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News: Egypt
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The rectangular building at Central Kom. Photo Credit: Ministry of Antiquities, Egypt.
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by Archaeology Newsroom

Four new tombs discovered in Egypt

Yielding artefacts and a brewery

Archaeologists at Tell el-Farkha site, Dakahleyya Governorate, have discovered four new tombs, Minister of Antiquities, Dr Mamdouh Eldamaty announced on Wednesday.

The excavations are being conducted by the Polish Mission, having discovered three child burials in poor condition, with head on North.  This year a fourth tomb, the richest one,  was discovered at the site, dating to Naqada IIIC2-IIID.

It was a small mastaba with two chambers, and it was equipped with pottery vessels, stone vessels, carnelian beads and other artefacts. In particular, archaeologists have found at the site 42 pottery vessels,mainly beer-jars, 26 stone vessels of different shapes (cylinder, globular, plates), and 180 small carnelian beads.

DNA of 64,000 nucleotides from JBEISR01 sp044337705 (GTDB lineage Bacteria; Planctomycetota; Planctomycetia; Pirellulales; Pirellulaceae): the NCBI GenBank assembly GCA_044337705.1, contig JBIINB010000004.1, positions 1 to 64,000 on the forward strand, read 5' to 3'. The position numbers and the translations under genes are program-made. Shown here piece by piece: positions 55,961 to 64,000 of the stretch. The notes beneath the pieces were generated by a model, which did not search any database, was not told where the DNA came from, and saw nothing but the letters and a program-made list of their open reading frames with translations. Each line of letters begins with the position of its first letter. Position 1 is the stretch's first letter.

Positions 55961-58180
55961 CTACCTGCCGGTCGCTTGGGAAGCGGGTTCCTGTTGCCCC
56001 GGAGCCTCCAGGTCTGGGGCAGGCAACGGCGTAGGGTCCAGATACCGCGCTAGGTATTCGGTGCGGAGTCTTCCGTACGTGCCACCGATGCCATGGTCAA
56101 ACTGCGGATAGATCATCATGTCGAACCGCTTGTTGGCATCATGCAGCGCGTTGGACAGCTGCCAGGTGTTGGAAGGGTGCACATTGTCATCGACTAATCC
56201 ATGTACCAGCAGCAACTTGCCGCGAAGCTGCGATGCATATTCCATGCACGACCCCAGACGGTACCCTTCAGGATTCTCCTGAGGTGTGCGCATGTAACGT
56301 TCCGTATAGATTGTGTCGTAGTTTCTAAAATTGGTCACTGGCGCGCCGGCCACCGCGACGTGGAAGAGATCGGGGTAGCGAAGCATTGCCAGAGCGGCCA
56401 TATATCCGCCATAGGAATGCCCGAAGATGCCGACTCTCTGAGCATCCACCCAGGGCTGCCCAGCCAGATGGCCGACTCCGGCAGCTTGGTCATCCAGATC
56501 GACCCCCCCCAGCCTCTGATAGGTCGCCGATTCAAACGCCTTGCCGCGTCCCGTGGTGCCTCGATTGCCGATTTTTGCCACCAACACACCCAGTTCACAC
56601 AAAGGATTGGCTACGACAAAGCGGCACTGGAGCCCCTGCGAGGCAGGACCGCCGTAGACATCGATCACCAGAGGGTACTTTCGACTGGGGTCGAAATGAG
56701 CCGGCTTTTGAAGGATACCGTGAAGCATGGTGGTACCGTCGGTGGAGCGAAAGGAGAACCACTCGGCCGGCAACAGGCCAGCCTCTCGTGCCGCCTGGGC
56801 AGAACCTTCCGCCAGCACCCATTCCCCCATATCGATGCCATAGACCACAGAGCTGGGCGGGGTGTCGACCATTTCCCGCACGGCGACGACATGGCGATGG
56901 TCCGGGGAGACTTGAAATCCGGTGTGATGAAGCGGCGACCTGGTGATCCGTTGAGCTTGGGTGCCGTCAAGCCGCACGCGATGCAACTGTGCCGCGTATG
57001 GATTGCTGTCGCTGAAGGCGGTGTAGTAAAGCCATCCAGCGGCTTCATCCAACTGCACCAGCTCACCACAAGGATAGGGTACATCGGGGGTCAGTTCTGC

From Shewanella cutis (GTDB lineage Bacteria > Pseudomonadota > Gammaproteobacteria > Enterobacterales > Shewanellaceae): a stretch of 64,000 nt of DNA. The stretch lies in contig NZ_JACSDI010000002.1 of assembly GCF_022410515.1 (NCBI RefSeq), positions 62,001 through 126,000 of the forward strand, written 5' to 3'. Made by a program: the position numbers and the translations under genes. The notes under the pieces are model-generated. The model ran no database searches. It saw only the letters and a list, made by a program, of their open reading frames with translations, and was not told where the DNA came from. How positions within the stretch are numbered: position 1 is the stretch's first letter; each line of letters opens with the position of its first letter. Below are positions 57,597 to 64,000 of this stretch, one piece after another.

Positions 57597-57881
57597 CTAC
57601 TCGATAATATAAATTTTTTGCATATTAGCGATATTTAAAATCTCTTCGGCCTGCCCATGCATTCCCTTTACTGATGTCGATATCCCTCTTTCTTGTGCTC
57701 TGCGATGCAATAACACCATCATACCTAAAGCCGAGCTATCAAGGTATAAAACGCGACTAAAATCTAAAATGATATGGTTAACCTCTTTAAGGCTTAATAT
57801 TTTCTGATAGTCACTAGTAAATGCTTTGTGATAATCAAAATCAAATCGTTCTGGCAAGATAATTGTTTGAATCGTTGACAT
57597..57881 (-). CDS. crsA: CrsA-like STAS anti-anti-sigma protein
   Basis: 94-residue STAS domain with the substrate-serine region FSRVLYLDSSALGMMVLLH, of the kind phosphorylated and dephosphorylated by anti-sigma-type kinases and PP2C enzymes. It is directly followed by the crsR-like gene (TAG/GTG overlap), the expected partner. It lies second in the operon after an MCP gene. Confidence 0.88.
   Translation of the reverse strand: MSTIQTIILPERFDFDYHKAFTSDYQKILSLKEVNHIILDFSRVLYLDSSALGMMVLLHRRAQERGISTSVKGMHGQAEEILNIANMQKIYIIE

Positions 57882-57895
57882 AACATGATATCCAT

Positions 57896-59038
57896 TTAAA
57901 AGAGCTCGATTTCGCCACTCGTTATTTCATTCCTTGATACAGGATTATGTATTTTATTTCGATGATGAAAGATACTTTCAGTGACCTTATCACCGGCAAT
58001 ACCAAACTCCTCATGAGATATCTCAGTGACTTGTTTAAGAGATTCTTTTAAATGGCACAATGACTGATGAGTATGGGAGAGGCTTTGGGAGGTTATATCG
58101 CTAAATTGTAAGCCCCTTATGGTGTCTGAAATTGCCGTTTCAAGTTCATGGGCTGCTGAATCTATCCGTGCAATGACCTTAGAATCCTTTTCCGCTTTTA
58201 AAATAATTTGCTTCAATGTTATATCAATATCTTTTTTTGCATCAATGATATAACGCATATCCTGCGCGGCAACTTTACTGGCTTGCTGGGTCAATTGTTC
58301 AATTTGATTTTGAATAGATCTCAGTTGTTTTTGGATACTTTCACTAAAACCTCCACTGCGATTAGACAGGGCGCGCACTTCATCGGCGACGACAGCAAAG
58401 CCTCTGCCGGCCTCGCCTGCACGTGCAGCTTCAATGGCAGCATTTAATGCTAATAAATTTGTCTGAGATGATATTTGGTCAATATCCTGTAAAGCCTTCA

Pottery vessels were in the southern chamber, while the rest of the equipment together with the body in the northern one.

According to Marek Chlodnicki, head of the Mission, excavations on the Eastern Kom were carried out at the area to the North and East of the big mastaba. Work was focused on the Central Kom, around the remains of two huge buildings explored since 2012. The first one is a rectangular building, with very thick walls and a row of rooms located on the eastern side of a wide courtyard, raised in Naqada IIIA1 times. The second is a rounded structure, located on the north-eastern slope of the kom, built during the second half of the First Dynasty. The rounded structure consists of double adjacent mud-brick walls, each 95 cm thick, with the interior 7 m in diameter. Close to the rounded building a unique ceramic big stamp with hieroglyphs was discovered.

Dr. Mahmoud Afifi, head of the Ancient Egyptian Sector added that the most important discovery are the remains of a brewery with rests of two vats and surrounding them multiple clay burnt fire-dogs.

NOTES